Trigger Finger Treatment
If what you have read so far sounds familiar to you, we want to start treating this as soon as possible. Conservative treatment (non-surgical) is usually the first intervention for this condition.
We want to start with bracing the injured finger. While this may impact day-to-day activities, it’s crucial that we immobilize the affected tendon and allow it time to rest and heal. In order to limit the impact bracing may have on your typical activities, a single finger brace is usually recommended.
In the picture below, we can see two different options for single finger bracing. In the image on the right, the brace covers the joint at the base of the finger. In contrast, the image on the left shows a brace that immobilizes the joint in the middle of the finger.
Research indicates that both braces are effective, with greater improvement seen in those who use the brace on the left. Individuals often wear this brace for longer, possibly due to increased comfort, which may be why it shows better results.
Along with resting and immobilizing the affected finger, we should also work on exercising it, so that it doesn’t get stiff and weak. Tendon gliding exercises are a series of movements that can help keep the tendons moving and healthy. The image below demonstrates a few different options for tendon gliding. It’s important to perform these exercises within your comfort level, and not to push into any painful movements. It’s also valuable to avoid the movements that recreate the locking or catching sensation. Heat can be a helpful adjunct to sooth the pain and stiffness around the affected finger as well. It’s often beneficial to heat the affected hand/finger prior to performing the tendon gliding exercises.
If bracing, heat, and exercises do not provide you with significant symptom relief, your doctor may recommend a corticosteroid injection. This type of injection is an anti-inflammatory to help settle the inflammation and irritation occurring at and around the tendon. A doctor will need to do this injection, and it will usually be right at the site of the injured tendon/pulley. It can be sore for a few days after injection but typically helps reduce the pain afterwards.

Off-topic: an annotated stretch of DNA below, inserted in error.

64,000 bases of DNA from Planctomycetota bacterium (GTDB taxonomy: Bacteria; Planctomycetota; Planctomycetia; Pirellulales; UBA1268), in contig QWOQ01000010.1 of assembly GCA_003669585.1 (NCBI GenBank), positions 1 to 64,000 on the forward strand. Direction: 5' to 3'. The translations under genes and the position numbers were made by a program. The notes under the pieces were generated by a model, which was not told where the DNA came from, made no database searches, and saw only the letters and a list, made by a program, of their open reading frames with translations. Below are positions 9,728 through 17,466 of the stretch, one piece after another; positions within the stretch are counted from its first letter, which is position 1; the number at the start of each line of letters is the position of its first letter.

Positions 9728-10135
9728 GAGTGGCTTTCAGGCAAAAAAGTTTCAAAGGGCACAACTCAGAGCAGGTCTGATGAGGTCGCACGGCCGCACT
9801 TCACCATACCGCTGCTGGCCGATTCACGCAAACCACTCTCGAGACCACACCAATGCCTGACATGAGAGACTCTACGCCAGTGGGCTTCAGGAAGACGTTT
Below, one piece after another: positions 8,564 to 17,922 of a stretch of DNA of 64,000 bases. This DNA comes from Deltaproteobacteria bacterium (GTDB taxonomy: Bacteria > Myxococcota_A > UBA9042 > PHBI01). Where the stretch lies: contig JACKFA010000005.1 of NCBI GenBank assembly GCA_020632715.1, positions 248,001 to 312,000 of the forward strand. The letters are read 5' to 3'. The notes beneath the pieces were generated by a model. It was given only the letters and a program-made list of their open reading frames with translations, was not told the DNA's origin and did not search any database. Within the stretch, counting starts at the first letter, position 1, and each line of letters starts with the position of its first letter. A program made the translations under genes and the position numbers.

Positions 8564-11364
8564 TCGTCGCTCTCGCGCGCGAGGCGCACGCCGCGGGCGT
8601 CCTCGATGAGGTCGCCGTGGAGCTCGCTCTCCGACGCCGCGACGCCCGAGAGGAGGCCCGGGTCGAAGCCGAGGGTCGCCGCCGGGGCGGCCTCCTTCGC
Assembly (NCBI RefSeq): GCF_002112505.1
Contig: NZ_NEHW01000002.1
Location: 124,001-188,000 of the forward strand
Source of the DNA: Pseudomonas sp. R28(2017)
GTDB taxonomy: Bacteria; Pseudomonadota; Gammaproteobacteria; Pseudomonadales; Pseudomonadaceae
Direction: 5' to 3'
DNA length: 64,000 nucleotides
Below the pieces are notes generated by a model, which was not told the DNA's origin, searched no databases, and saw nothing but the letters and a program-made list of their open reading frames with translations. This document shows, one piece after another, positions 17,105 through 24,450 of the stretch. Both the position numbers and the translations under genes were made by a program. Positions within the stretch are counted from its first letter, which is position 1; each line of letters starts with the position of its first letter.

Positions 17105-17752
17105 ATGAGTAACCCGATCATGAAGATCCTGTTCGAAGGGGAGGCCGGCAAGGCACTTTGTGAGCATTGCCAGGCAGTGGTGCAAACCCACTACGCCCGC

The final and most invasive treatment option for trigger finger is surgery. This is typically reserved for cases where all non-surgical interventions, including corticosteroid injection, have not been successful. It’s important to try non-surgical interventions for months or even years prior to considering surgery, as there are significant risks associated.
Trigger finger can be a challenging injury to manage independently. There are many different treatment options, and so it’s important to seek out help from a licensed healthcare provider in order to determine the best intervention for your individual case.
Still not sure what to expect with a trigger finger? Call us at 519-895-2020, or use our online booking tool on www.strivept.ca to book an appointment with one of our knowledgeable physiotherapists, and they will be sure to help you understand your injury.
Physiotherapist at Strive Physiotherapy and Performance